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Fiverr Marketplace

You can do all of this in a week or two, and now you’ve got a story to tell, and you’re not faking the fact there is tangible market interest in the product you’re planning on selling. Armed with this data your confidence should naturally increase and your pitch with strengthen. Sure, it still might be worth it to spring on the extra smooth Moo cards, but at least they’ll be backed up with numbers you can count on.

The Key To Your Brilliant Idea

Written by Gina Waldhorn

We’re all the world’s poorest billionaires, just letting our game-changing ideas rot away in our Notes app because for a multitude of reasons we can’t get past “I’ve got this great idea…”

We’ve got jobs. We’ve got kids. I’ve got a dog who lets himself out of my apartment.

The idea is the easy part (isn’t there a saying about ideas being like a**holes, everyone’s got one?), the execution is the true test. So having worked with hundreds of startup founders and successful inventors I’m going to give you a tip that can truly set you on your path towards buying that Palm Beach vacation home with the waterfall pool you’ve always wanted:

Find yourself a partner.

What’s that? You don’t want to give up 50% of your bajillion dollar idea? Well guess what, 50% of nothing is nothing, and that’s what you’re earning now, so get over yourself and get networking. Here’s why finding a partner is going to change the game for you:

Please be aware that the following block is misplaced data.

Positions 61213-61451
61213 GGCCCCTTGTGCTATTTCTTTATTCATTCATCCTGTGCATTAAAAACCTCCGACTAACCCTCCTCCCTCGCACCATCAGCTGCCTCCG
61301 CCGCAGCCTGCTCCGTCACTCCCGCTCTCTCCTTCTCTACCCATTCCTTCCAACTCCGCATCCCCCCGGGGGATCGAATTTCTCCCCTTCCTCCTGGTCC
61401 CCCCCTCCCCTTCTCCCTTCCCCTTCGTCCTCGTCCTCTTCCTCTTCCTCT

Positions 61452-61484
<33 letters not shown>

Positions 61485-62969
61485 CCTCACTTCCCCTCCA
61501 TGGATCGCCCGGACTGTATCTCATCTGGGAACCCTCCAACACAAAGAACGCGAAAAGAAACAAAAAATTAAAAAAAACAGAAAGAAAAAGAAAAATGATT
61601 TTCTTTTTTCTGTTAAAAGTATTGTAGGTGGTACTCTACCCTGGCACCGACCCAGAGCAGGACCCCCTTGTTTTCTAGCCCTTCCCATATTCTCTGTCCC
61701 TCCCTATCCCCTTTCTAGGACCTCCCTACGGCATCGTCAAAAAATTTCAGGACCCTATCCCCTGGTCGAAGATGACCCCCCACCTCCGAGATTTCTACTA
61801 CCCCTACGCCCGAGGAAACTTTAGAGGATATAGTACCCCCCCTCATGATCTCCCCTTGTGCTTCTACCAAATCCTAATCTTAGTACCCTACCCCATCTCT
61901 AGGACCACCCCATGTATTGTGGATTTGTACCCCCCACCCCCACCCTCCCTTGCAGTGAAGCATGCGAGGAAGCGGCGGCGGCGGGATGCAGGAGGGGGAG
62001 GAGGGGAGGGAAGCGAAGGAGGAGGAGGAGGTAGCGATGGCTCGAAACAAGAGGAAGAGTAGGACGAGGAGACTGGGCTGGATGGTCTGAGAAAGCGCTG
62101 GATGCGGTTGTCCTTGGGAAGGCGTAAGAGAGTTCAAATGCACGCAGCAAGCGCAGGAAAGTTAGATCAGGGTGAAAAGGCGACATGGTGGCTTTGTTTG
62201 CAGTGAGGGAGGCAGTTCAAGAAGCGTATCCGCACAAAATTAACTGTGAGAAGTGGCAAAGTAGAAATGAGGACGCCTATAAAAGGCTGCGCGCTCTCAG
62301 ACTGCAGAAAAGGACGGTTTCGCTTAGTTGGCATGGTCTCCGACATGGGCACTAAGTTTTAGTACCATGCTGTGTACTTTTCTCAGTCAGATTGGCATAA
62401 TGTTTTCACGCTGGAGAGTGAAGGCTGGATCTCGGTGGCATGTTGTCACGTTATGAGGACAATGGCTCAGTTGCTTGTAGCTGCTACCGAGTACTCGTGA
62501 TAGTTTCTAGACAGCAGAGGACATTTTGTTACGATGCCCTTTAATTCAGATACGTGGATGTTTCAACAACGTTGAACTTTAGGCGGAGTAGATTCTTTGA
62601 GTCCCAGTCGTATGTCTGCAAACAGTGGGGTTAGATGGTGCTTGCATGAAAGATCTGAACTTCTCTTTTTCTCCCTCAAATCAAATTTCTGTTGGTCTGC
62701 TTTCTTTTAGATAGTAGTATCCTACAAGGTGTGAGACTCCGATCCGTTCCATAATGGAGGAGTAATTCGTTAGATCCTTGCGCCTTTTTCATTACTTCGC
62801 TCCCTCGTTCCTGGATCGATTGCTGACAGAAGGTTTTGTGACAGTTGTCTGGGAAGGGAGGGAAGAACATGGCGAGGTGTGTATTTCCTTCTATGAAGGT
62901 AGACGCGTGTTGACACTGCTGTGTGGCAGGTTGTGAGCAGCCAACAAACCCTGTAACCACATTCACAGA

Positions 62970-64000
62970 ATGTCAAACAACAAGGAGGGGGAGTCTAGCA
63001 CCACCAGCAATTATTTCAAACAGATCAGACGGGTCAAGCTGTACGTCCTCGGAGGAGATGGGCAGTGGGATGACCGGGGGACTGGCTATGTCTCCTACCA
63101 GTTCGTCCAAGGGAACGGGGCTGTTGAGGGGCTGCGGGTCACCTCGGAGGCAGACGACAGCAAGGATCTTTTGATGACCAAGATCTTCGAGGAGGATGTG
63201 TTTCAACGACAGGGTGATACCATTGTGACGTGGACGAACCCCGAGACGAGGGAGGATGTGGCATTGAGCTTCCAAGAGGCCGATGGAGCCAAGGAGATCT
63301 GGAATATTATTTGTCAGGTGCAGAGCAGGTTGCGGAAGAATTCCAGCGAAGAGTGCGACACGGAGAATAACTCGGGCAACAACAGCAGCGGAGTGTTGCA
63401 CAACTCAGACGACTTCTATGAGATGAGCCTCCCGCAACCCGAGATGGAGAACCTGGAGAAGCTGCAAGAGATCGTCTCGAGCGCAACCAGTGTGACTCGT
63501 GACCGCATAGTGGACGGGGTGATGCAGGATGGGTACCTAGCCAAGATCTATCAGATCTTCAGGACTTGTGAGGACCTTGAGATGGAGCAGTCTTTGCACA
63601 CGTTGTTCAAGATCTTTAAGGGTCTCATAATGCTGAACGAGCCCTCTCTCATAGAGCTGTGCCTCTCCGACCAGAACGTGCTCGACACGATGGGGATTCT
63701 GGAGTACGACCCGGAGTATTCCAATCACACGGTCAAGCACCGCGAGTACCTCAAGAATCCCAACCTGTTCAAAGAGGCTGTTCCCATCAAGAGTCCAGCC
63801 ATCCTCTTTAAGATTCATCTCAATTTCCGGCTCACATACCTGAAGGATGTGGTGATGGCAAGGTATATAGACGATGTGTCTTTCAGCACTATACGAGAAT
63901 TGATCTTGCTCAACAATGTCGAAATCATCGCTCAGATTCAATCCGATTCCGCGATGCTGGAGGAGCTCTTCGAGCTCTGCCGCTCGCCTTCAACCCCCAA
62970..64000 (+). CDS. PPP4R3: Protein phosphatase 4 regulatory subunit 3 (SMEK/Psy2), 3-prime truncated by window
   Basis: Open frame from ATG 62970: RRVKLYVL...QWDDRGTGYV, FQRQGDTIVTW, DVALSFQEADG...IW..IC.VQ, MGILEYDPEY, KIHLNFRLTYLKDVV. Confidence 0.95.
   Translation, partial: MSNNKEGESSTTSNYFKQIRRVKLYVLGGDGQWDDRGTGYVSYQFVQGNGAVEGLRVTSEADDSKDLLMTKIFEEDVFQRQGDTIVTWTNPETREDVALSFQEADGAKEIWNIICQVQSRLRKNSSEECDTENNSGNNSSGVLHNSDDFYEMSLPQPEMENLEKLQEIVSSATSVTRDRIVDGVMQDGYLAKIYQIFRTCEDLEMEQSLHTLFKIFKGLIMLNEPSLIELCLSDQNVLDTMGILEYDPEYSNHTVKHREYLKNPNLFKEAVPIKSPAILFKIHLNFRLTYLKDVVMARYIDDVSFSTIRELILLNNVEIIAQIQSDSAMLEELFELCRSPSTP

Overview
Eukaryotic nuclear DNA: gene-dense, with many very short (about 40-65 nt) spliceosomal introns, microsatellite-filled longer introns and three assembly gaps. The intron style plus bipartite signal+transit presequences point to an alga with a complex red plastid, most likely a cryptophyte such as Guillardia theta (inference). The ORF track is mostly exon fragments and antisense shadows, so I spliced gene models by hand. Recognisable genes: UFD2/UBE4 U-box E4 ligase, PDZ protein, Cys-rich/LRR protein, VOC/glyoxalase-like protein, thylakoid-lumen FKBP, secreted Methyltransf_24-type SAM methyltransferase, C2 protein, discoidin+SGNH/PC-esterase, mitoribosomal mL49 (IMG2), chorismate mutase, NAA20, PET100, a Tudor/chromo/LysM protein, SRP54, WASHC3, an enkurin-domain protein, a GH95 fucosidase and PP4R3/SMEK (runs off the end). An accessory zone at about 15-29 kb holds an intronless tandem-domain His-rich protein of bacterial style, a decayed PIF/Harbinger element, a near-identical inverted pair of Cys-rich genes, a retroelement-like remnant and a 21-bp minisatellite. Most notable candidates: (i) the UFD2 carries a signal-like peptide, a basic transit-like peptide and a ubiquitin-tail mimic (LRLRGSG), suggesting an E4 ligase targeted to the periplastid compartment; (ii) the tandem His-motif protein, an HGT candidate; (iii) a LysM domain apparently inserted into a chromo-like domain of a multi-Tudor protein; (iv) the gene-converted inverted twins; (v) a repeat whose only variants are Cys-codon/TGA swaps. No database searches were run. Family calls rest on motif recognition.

1. Humans because of necessity evolved into social beings. You’ll enjoy the journey when you’re not doing it along.
  2. You need to be held accountable. We can easily let ourselves down, but when we miss a deadline that sets someone else back we feel pretty terrible, which is strong motivation to progress.
  3. You need an unbiased opinion of your idea. Your mom won’t tell you clothes for hermit crabs isn’t a good idea, your future partner will.
  4. I’m 99.9% sure you don’t know it all. Whether you’re launching a SaaS solution, hardware product, or new smoothie mixture you’re going to need to employ a diverse set of skills across business and financial planning, development, manufacturing, sales, marketing…the list goes on. The right partner will complement your existing skill set by filling your gaps.

And here’s the amazing thing: right now there is someone out there who wants to partner with you! How can you find them? Try these tactics:

  1. Attend local meetups for founders, makers, and inventors. Try to join groups loosely in your area, e.g. the local hardware meetup or local SaaS meetup.
  2. Check out sites and events dedicated to helping you find a co-founder like CoFounders Lab or BuildItWith.Me. You’ll also find some great conversations happening on the CoFounder subreddit.
  3. Tell all your friends and family about your idea. You don’t need to worry about someone stealing your idea (unless your friends with Marc Zuckerberg), that’s another BS excuse we make for ourselves for not pitching. Chances are your future business partner is a friend of a friend thinking of doing something similar right now and you’re only one or two degrees away.

Once you’ve made that magical connection you can decide what type of partnership makes sense. I recommend always dating before you jump into a formal partnership. Spend time simply working next to each other and meeting a few milestones. Maybe you’ll end up the next Sergey and Larry, or maybe they simply provide enough of a reason to show up. Either way you’ve got 5 months left in 2018 to find that special someone and get that idea out of your Notes app and release it into the world. Palm Beach is calling…

Written originally for Linkedin.